Buildings are responsible for 40% of the energy consumption in the EU, and a reduction of the energy consumption of buildings is considered necessary by the EU in order to reach its energy saving goals. One of the actions taken is the adoption of the Energy Performance of Buildings Directive (EPBD) that is implemented in the member states’ national Energy Performance (EP) regulations. Since innovation can contribute to better energy performance of buildings, it is important that EP regulations do not become a barrier to innovation. The EU wants to encourage innovation, but there is a lack of systematic evaluation on how EP regulations impact innovation. The purpose of this thesis is to contribute to a better understanding of the impact of EP regulations on innovation in the HVAC sector. A more specific aim is to compare the EP regulations in two EU member states and discuss the expected impact of the regulations on innovation based on five specific characteristics. The selection of the compared member states France and Sweden is justified by on-the-job observations indicating differences between their respective EP regulations. The theoretical framework for this thesis shows that the impact of regulation on innovation is largely dependent on how the regulation is designed, with specific regulation design characteristics being relevant for the impact on innovation. Five characteristics, namely: stringency, flexibility, certainty, transparency and enforcement, were included in the analysis model presented in this thesis and used to analyze the qualitative data. Data was collected through semi-structured interviews with professionals in France and Sweden and a desk study.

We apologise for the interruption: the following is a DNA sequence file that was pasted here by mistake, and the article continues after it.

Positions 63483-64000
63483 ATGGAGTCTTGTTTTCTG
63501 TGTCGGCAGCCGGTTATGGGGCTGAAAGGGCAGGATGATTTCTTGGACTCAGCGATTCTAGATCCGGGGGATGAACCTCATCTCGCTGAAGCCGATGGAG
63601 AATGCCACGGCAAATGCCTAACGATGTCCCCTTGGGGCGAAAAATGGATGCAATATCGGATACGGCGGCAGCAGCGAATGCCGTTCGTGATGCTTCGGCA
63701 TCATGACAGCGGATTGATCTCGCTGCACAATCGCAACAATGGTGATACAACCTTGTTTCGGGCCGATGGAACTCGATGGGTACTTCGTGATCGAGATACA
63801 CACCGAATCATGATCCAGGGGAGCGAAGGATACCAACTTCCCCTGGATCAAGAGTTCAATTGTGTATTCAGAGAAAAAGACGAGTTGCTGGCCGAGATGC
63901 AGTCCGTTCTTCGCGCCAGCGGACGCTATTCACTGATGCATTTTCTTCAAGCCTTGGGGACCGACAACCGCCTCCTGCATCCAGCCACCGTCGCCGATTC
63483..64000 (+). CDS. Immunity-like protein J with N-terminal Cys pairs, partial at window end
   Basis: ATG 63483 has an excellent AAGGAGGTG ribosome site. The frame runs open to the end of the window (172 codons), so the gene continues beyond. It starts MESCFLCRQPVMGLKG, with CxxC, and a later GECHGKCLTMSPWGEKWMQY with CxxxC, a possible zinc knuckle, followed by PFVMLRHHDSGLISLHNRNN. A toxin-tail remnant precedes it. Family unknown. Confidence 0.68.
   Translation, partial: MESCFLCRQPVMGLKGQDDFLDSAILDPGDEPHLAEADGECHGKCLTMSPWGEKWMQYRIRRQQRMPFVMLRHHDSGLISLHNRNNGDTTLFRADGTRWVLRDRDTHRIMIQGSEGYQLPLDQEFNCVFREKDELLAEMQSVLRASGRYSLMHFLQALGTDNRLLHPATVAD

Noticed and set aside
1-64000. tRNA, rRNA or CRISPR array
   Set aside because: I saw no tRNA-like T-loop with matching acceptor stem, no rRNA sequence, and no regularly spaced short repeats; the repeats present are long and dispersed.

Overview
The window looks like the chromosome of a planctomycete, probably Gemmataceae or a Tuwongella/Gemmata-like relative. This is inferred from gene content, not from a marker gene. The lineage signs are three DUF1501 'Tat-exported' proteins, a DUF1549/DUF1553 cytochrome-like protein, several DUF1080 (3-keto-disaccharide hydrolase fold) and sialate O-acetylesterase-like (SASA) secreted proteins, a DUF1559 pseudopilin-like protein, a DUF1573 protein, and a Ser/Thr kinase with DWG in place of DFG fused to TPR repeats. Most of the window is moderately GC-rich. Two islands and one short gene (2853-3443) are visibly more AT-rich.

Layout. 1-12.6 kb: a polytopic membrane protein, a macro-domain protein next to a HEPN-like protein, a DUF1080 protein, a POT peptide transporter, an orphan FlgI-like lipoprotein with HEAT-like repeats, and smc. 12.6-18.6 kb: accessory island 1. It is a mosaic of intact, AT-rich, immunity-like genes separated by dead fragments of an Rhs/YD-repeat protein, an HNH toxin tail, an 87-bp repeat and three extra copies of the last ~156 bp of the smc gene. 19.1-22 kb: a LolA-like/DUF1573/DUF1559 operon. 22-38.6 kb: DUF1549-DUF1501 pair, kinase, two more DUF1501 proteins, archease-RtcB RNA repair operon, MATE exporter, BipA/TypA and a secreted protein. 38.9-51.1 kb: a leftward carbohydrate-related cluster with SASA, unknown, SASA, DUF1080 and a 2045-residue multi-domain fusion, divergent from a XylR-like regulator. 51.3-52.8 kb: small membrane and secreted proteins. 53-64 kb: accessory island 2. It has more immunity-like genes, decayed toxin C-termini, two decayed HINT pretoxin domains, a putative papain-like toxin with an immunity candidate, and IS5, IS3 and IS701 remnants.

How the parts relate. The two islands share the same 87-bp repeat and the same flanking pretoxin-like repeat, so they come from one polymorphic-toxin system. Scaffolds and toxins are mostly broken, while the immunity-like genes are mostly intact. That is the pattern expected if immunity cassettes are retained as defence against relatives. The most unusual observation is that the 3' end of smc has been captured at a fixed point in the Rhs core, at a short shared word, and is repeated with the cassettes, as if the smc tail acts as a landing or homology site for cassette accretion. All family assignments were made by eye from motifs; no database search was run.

The results suggest that the EP requirements of French regulation are stringent, which according to the theoretical framework can be expected to drive innovation. The French approach with using a complex regulatory calculation method for calculating a building’s EP is considered to imply less flexibility and freedom for innovation. The complexity of the calculation method can lead to less transparency, which according to the theoretical framework can have a negative impact on innovation. France has already presented future EP requirements. The increased certainty can be expected to increase firms’ innovative ambition. If enforcement is weak, the regulation is not to be expected to drive innovation. Few new buildings are checked for compliance in France but there are penalties for non-compliance. The Swedish EP regulation is considered less stringent, but the Swedish approach with compliance based on measured energy use of a finished building implies high flexibility and transparency. In Sweden the future requirement levels have not yet been presented which can create uncertainty. There is a risk that compliance falls between the jurisdictions of national authorities that define the requirements and local authorities are responsible for enforcing them. The French EP regulation, with high stringency, certainty and enforcement but less transparency and flexibility than the Swedish, is expected to have a stronger impact on HVAC innovation. The French regulation can be a driver to HVAC innovation that is adapted to the regulation, but risks becoming a barrier to innovations that are not included in the regulatory EP calculation method. There seems to be both advantages and disadvantages with the Swedish EP regulation from an innovation perspective, depending on which characteristics are considered. Based on the results of this thesis one cannot state that the Swedish EP regulation drives or hinders innovation in the HVAC sector.